These pictures show only some of the many signed YA and middle grade titles in my collection. I also have a slew written for adults—nonfiction, poetry, memoir, mystery, thrillers, and literary fiction. I’d like to say I’ve read them all, but the truth is that some sit in my to-be-read stack (which got three books taller after last week’s RVA Lit Crawl. Richmond, VA, is a great town in which to be a writer. Have I said that before? Yeah.)

 

It takes a long time to draft a novel, and even longer to revise it, and in my case we’re talking years. I’m currently in a stage of deep and messy revision on two novels, and sometimes I wonder if I’ll ever get them out into the world. Sometimes I feel discouraged.

 

 

Then I pick up a signed book, feel its weight, turn a few pages, and run a finger across the inscription. I picture the author who signed it. I try to recall the conversation we had on the day I got the signature. I remember getting tongue-tied when I met Lois Lowry because The Giver is one of my all time favorites and I couldn’t believe I was actually meeting the author. We were in Richmond in the bookstore formerly known as Narnia (now bbgb books), and for Lois it had been a long day. I think she’d done some school visits, and by late afternoon was probably ready for a nap, but there I was, eager and tongue-tied, and as I recall, I mumbled that I was writing a book for young readers. “Good luck,” I think she said. Or maybe, “It’s a rewarding job.” Or maybe I’ve forgotten her exact words, but I haven’t forgotten her encouragement, her warmth, her smile.

 

Sometimes when I look at my name handwritten in a book, I imagine the author writing a new novel, hunched over a desk or leaning back in an overstuffed chair with a laptop, sipping coffee, typing away. I always picture these authors smiling, but who knows? Maybe they cry while they write. (Nah. Don’t tell me that. And actually, come to think of it, one of these authors has passed away, so I have to picture her smiling from heaven.) In any case, the image of most of these authors hard at work on another book motives me to get back to my manuscript.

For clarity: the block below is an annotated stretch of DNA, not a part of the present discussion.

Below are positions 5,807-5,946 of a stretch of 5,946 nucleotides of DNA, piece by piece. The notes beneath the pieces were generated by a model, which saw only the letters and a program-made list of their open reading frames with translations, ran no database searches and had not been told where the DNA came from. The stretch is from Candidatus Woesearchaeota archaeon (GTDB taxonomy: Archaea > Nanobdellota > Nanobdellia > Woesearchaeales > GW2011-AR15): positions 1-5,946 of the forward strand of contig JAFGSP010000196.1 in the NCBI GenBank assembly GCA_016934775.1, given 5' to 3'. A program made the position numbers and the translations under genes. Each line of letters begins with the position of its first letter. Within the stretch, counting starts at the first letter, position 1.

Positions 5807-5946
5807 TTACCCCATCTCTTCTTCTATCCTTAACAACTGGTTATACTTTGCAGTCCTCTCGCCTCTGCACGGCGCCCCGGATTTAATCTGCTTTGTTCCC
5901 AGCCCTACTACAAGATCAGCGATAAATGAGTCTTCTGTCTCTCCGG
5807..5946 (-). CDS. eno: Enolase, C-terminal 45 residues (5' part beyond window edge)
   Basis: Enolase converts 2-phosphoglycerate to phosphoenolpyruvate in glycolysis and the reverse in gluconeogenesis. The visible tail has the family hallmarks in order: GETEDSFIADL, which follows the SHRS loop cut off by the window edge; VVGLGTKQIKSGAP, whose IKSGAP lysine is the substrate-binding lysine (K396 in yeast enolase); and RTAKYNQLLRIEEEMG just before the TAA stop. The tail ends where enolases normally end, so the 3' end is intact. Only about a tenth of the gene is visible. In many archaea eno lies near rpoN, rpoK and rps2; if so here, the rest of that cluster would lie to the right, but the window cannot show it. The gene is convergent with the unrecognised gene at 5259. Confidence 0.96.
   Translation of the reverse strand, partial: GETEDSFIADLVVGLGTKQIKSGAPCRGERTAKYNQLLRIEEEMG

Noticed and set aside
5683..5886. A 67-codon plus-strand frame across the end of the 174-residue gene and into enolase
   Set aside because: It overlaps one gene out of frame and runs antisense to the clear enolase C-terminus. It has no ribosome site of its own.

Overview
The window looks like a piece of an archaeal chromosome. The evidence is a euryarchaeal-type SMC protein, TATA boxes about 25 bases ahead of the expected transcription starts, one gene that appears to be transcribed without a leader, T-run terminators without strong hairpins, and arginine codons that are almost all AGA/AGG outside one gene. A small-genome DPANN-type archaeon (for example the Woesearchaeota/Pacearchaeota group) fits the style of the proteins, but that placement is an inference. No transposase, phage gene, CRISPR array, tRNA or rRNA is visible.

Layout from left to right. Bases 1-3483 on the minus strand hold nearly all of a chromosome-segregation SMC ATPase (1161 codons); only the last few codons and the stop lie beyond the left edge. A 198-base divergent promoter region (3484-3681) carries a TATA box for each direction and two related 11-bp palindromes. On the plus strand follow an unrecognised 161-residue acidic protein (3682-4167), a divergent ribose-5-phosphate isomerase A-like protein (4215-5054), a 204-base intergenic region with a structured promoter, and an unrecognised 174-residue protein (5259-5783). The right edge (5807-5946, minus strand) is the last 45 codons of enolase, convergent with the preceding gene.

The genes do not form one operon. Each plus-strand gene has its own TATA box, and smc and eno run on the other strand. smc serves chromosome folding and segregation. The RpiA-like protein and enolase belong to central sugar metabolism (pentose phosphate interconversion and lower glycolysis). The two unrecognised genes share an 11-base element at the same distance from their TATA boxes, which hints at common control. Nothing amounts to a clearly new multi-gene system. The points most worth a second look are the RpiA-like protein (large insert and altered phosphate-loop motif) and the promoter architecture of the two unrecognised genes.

Every morning when I slip into my backless chair, the shelves above my desk like telephone wires full of birds chatting and singing, ready to take flight, I feel the authors smiling. I imagine they’re smiling at me. At me! And I pick up my gel pen and begin to write…

 

Editing for Emotional Impact

This week’s Writing Show, “Editing for Emotional Impact,” presented by James River Writers, was like a cornucopia of craft tips, everything overflowing, spilling out, and the crowd eagerly eating it all up. I had a great time. Here are my favorite take-aways from the evening:

Sadeqa Johnson urged us to listen to our characters. Really listen. Be open to what they have to say. While writing a scene, she’ll pause to ask a character, “What’s up?” Time and again she finds herself surprised by her characters’ answers. She tries to figure out what makes each one feel vulnerable.

Anne Blankman stressed the value of understanding what the protagonist wants, then taking that thing away, or at the very least, threatening its safety. She told us to think of a novel like an amusement park ride; readers have bought tickets and will feel cheated if the ride doesn’t carry them up and down and make their hearts pound. Continue reading